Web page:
Chapter 1-2-1: Noun Gender

Grammar > Parts of Speech > Nouns > Noun Gender

Unlike French, English usually does not use gender-specific nouns. Instead, gender is based on the actual physical gender of the noun under discussion. For example, Anglophones would refer to a spider as “it”, not “she.

Many common nouns, like "engineer" or "teacher," can refer to men or women. Once, many English nouns would change form depending on their gender -- for example, a man was called an "author" while a woman was called an "authoress" -- but this use of gender-specific nouns is very rare today. Those that are still used occasionally tend to refer to occupational categories, as in the following sentences:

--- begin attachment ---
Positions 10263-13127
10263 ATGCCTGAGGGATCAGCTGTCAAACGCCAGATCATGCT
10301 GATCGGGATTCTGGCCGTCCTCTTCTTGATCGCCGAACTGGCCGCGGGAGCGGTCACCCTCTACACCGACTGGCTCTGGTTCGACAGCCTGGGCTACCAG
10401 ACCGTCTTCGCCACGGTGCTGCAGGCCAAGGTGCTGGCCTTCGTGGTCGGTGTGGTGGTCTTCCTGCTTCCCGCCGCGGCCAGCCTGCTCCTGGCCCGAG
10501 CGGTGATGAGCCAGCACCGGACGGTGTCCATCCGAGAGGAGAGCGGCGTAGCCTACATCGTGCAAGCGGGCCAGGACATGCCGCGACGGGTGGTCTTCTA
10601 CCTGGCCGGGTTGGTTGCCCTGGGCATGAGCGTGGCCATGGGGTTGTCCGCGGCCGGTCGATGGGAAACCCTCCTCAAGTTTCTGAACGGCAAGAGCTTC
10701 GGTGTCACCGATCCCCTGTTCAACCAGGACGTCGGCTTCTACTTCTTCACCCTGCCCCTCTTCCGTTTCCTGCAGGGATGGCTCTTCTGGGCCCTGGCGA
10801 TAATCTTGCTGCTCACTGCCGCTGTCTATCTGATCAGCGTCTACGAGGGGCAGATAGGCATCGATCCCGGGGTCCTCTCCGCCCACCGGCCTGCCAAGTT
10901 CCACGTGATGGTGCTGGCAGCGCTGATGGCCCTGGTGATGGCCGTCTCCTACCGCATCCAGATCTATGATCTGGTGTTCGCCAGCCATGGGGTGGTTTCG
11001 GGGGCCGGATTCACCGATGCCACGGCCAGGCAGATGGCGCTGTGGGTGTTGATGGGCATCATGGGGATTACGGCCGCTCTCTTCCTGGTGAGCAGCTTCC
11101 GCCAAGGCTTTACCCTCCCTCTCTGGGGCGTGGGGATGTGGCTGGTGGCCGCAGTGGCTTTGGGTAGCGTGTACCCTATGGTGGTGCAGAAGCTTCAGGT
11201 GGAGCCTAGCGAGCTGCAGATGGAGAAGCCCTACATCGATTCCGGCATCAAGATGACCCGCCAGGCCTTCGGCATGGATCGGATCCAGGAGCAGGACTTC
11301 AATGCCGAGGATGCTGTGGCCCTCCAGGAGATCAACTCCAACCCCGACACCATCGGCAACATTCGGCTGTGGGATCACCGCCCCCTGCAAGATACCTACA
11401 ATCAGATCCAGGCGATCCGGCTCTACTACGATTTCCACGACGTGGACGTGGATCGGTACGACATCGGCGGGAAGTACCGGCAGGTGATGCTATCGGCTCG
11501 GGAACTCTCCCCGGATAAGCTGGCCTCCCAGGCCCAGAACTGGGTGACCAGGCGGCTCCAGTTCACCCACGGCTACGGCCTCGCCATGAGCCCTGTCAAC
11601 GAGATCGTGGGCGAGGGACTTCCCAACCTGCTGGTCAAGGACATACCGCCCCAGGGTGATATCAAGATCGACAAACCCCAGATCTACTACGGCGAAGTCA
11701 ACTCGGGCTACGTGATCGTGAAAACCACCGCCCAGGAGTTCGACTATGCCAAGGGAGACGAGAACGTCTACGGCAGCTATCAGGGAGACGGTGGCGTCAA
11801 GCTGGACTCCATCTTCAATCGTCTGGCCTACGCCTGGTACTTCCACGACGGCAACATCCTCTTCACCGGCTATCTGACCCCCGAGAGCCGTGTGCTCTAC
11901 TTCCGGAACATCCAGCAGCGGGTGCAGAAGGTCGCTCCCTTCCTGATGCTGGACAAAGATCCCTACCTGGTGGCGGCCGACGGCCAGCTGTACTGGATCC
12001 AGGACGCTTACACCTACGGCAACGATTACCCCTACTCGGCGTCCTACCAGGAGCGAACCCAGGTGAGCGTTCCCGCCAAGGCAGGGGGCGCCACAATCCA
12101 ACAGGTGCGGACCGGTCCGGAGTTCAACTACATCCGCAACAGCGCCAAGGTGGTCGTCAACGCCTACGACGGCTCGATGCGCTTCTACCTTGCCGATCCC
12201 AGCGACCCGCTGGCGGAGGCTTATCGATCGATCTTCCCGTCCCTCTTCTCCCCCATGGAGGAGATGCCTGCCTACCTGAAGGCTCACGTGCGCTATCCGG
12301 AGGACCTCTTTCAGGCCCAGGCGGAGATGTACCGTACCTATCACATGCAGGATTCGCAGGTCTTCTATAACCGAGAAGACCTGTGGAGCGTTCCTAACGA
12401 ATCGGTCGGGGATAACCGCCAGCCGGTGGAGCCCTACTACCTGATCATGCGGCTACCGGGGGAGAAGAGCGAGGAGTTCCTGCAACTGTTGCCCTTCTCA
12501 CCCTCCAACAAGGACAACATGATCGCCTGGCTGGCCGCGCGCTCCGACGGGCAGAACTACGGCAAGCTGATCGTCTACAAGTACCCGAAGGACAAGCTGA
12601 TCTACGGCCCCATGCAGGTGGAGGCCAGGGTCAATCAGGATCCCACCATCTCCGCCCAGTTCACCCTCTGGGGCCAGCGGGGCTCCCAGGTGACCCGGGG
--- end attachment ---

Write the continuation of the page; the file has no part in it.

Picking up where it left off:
David Garrick was a very prominent eighteenth-century actor.

Sarah Siddons was at the height of her career as an actress in the 1780s.

The manager was trying to write a want ad, but he couldn't decide whether he was advertising for a "waiter" or a "waitress"

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